The great big wooden beams that supported the roof and the dark, brooding, empty storage bays gave the warehouse a depressing appearance. It was also somewhat chaotic as the last of the stock was brought down to be sold at giveaway prices as this once mighty trading establishment finally crumpled.
For Everything Dinosaur, we had gone into the shop to look at the metal racking bays, as with all fixtures and fitting for sale by the administrators, this gave us an opportunity to purchase some more shelving for our own warehouse. We examined the bays and chose which bits we wanted and then assisted by a couple of Woolies staff we completed the paperwork and became the owners of a little piece of retailing history.
One of the things to note about sales of distressed stock or a closing down sale is not to procrastinate too long. Decide if you are serious and then make your purchase, the magnificent staff don’t want to have to deal with time-wasters, especially on a day like Saturday – for some their last day at work for Woolworths after a service stretching back 20 years or more.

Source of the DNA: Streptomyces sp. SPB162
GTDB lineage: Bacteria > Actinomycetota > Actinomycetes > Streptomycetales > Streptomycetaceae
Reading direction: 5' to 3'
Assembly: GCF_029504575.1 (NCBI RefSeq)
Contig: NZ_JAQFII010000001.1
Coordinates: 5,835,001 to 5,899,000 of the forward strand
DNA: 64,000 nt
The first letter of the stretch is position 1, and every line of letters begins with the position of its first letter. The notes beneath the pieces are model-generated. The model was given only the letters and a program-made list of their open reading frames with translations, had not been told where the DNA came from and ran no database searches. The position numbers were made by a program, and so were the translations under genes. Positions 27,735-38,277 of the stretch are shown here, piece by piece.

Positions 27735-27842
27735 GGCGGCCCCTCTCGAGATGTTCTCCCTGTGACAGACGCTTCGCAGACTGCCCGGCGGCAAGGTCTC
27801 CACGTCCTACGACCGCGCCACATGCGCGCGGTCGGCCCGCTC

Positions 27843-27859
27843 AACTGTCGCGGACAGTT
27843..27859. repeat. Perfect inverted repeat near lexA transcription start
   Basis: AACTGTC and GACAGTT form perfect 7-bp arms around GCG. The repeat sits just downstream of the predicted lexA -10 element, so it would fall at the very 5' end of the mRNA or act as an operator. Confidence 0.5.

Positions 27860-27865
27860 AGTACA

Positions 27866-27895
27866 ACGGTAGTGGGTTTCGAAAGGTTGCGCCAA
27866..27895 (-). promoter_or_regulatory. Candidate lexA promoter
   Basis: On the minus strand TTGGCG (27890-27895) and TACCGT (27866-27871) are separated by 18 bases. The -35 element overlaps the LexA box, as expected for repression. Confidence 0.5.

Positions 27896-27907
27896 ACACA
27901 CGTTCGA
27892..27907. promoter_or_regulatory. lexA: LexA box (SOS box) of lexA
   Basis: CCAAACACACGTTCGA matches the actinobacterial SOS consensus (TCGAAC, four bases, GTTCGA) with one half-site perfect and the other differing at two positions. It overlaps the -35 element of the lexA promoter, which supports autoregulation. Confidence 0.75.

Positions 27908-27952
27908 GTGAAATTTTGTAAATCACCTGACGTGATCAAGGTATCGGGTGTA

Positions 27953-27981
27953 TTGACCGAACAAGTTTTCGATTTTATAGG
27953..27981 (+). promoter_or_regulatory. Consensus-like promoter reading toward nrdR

It is also important to return quickly to collect your purchases, especially with things like warehouse racking. We knew it would get very busy and that everyone would be after the best bits, so we planned to view the racking in the morning and then if having made a purchase; to return that afternoon to dismantle it and take it away.
We chose a number of metal racking bays, and true to our word made our purchase quickly and then returned within 2 hours to dismantle and remove them. We felt quite sad as we carefully took apart our newly acquired shelving in readiness for transporting to our little warehouse. By the time we had finished, we were dusty and the warehouse had taken on a eerie perspective as it was slowly gutted.
The staff were extremely helpful and their demeanour on what for many was the last day in the only job they had ever known, was remarkable. With their help, our team members were able to dismantle the racking (after giving it a good brushing down as it was very dusty), pack it up and get it down to the ground floor and out onto the loading bay area so that we could take it away. We took care to label up each section of racking with stickers so that when it came to re-assemble them the construction would be made easier.